Culture

An Abuelito Makes Dolls With Vitiligo To Build Self-Esteem In Kids With The Skin Condition And If This Isn’t The Sweetest Thing I Don’t Know What is

Brazilian grandfather João Stanganelli learned to crochet with one goal in mind: to uplift the self-esteem of children with vitiligo. Stanganelli began to show signs of the skin condition when he was 38. Vitiligo causes the loss of skin color in blotches and can affect any part of the body. 

“Vitiligo occurs when the cells that produce melanin die or stop functioning. Vitiligo affects people of all skin types, but it may be more noticeable in people with darker skin. The condition is not life-threatening or contagious. It can be stressful or make you feel bad about yourself,” according to the Mayo Clinic. 

While some of the possible symptoms listed are sunburn, susceptibility to skin cancer, eye problems, and hearing loss, professionals also note that one of the most difficult issues is a social stigma which can lead to low self-esteem or other psychological issues. 

Fortunately, abuelo João Stanganelli is out here putting smiles on children’s faces and reminding them that they look absolutely perfect. 

A new beginning

Stanganelli began to show signs of vitiligo when he was 38. However, it wasn’t until last year, at 64, that he began this amazing project. After losing his job in the gastronomy industry due to a heart condition, Stanganelli wanted to keep busy while he was at home. He and his wife Marilena took up crocheting together. At first, it proved to be difficult, causing him to develop calluses on his fingers. But after five days of practice, Stanganelli crocheted his first doll. 

A tiny idea becomes a big one

While he only intended to create something to pass onto his granddaughter, things quickly snowballed.

“I decided to make the doll for my granddaughter, and wanted something that she would remember about her grandfather,” he told Romper.

Stanganelli decided to crochet her a doll that looked like him, one with two skin tones. However, photos of his adorable doll began to circulate – people wanted in. 

A new way to honor children’s differences

Parents of children with vitiligo wanted a doll for their little ones, but they weren’t the only group that wanted to be seen. Others began to request dolls with a wheelchair, hearing aids, blindness, alopecia, and other differences. They wanted their children to see themselves, and it’s not like there were many options on the market. 

It may not seem like a big deal to you, but just take a look at one of the comments on this doll with a wheelchair, “This is so beautiful it just made me cry. My Jenna has cerebral palsy and is in a wheelchair. You truly are so awesome for all you do sir. May God bless you over and over.” 

“These are beautiful. I’ve had vitiligo since my mid-40s. My face, chest, back, neck and some on my arms. It is a, “how did this happen” disease. These are a beautiful way for ppl to converse abt this so others understand. God bless you Joao,” another person wrote.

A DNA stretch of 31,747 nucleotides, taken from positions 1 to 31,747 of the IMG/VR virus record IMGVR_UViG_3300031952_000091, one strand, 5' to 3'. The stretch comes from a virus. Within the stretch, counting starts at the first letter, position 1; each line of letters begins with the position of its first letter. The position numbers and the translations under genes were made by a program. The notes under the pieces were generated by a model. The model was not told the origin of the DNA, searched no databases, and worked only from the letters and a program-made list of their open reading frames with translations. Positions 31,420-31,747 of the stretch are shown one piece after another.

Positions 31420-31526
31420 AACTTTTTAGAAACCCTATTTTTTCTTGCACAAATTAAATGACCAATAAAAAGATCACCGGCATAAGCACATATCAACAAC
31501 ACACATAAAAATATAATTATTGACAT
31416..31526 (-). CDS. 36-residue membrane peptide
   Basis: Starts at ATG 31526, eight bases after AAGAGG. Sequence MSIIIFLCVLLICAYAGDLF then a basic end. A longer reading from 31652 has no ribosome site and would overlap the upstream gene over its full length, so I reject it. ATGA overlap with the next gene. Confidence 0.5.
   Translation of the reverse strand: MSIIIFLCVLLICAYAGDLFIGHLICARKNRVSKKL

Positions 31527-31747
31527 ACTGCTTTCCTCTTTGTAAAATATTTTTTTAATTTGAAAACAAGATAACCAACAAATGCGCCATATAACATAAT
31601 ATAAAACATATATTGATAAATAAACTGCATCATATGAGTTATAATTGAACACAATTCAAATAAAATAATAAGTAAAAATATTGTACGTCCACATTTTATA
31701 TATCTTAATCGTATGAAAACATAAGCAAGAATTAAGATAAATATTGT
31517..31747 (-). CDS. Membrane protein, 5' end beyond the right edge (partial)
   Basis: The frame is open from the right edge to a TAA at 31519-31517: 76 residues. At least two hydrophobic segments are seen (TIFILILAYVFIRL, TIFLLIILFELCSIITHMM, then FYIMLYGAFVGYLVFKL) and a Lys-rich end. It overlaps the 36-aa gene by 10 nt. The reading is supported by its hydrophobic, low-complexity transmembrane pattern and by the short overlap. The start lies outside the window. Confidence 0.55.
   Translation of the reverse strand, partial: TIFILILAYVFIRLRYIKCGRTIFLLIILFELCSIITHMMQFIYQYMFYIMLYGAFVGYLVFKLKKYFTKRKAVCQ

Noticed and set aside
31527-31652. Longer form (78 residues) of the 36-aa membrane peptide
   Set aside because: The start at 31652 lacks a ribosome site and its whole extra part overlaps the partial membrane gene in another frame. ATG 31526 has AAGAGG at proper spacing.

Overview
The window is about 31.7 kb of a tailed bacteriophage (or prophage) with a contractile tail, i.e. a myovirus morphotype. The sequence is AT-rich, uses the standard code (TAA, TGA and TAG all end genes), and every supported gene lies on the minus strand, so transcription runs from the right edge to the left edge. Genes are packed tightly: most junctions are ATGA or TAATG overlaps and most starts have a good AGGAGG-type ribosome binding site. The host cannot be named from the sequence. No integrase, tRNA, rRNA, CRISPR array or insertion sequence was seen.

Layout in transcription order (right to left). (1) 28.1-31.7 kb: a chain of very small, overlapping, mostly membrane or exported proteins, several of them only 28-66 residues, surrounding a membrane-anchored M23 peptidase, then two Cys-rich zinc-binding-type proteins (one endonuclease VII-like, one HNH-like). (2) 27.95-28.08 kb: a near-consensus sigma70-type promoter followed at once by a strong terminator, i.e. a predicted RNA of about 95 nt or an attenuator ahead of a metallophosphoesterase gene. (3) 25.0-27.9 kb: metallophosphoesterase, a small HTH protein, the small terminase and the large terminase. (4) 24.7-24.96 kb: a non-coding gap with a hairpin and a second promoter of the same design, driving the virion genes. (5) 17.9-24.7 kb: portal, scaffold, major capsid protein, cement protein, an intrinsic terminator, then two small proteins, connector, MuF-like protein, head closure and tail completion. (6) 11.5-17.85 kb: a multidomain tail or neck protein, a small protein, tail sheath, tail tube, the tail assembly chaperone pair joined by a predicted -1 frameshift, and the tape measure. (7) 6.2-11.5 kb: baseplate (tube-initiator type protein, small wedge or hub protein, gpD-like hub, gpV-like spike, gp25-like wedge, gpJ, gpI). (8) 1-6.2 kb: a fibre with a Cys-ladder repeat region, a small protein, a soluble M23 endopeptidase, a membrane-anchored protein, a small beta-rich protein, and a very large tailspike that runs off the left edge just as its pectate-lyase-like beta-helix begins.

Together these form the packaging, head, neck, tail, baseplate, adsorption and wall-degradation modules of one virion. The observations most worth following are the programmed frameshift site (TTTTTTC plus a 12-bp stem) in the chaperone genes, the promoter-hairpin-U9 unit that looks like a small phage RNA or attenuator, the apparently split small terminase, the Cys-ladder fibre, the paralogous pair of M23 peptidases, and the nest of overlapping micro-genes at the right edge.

Difference is beauty

“The spots I have are beautiful. What hurts me are the flaws in peoples’ characters,” Stanganelli told CTV News. Kids and parents have told him that the dolls are “helping with their self-esteem.” Just more proof that representation matters, especially to those most vulnerable. 

It’s no secret that kids can be particularly cruel about differences, Stanganelli is providing children with an honorable service — a little taste of what it feels like to be represented just like anybody else. Sometimes the ordinary can you make feel extraordinary. 

“Vitiligo can be life-altering… Some people develop low self-esteem. They may no longer want to hang out with friends. They can develop serious depression. Most people have vitiligo for life, so it’s important to develop coping strategies,” according to the American Academy of Dermatology. 

Redefining beauty

Stanganelli’s dolls come at a time where people with vitiligo are embracing their unique aesthetic rather than covering it up. The Brazilian children’s book Menina Feita de Nuvens, or “the girl made of clouds,” tells the story of a little girl with a superpower: vitiligo. 

Models like Winnie Harlow, Breanne Rice, and Ash Soto have brought vitiligo to the mainstream of fashion. 

“Female models with vitiligo now appear regularly on designer runways and in advertising campaigns, empowering those who once hid behind the makeup to use these tools to enhance their individuality. Women with vitiligo who span the spectrum, including White models with vitiligo and Black models with vitiligo, are expanding the public’s definition of what it means to be attractive,” writes Anna Papachristos for APlus

If you would like to purchase a custom crocheted doll, please reach out to Stanganelli and his wife on Facebook

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This Brazilian Mother And Daughter Share A Rare Beauty Mark In The Form Of White Locks

Fierce

This Brazilian Mother And Daughter Share A Rare Beauty Mark In The Form Of White Locks

talytayoussef / Instagram

It’s not every day that we get to see beauty this rare or so brightly celebrated.

Two-year-old Mayah and her daughter Talyta Youssef Aziz Vieira both share a rare genetic condition that means they have a white forelock that makes them look like X-men’s Rogue. Now, their unique traits are going viral and being celebrated on social media.